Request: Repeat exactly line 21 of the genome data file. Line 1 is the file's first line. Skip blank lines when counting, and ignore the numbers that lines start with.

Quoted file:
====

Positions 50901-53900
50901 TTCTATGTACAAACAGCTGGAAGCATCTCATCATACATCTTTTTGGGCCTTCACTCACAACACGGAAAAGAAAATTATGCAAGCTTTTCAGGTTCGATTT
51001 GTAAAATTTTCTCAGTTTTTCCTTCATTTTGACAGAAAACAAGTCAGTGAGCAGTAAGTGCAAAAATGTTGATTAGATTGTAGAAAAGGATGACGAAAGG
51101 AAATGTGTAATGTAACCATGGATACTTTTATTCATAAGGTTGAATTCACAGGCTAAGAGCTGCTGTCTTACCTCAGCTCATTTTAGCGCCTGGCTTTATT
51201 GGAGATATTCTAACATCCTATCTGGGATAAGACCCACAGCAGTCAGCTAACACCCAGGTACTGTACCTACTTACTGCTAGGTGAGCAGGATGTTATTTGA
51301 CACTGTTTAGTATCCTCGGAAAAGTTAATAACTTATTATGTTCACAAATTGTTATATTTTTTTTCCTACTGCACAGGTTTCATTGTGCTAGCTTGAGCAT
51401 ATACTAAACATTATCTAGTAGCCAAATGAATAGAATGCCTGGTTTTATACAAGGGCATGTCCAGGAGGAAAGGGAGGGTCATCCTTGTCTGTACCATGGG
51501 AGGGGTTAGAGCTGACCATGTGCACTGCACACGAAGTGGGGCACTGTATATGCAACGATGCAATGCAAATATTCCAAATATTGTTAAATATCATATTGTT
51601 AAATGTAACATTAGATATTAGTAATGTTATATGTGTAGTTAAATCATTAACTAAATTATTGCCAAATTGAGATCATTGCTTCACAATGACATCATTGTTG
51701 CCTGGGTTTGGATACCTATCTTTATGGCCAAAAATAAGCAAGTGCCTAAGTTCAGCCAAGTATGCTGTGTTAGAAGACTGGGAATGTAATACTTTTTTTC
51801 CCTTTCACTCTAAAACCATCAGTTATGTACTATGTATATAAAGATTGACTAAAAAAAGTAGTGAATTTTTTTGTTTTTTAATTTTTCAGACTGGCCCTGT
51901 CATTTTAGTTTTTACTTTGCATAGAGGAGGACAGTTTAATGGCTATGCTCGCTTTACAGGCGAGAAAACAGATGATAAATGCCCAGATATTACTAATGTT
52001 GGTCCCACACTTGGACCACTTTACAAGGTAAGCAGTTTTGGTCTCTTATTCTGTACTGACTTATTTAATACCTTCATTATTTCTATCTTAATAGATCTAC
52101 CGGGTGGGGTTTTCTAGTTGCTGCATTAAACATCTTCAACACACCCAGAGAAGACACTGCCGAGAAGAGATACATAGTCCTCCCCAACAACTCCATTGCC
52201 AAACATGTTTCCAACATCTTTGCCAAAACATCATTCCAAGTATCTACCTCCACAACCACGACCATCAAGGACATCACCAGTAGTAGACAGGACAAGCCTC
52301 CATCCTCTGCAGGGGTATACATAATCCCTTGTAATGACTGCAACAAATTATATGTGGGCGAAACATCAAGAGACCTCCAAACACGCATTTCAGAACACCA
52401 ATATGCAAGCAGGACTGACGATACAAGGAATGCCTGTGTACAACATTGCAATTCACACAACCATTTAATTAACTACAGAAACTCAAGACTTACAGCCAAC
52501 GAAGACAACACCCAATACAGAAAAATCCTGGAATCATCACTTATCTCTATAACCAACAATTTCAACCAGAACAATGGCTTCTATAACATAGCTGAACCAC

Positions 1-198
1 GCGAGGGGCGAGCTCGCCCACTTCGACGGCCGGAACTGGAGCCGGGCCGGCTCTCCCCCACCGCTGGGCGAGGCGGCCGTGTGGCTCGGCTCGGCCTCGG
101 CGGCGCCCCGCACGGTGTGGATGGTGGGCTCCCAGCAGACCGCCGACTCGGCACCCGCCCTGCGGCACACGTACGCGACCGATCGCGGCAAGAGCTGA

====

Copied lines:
101 CGGCGCCCCGCACGGTGTGGATGGTGGGCTCCCAGCAGACCGCCGACTCGGCACCCGCCCTGCGGCACACGTACGCGACCGATCGCGGCAAGAGCTGA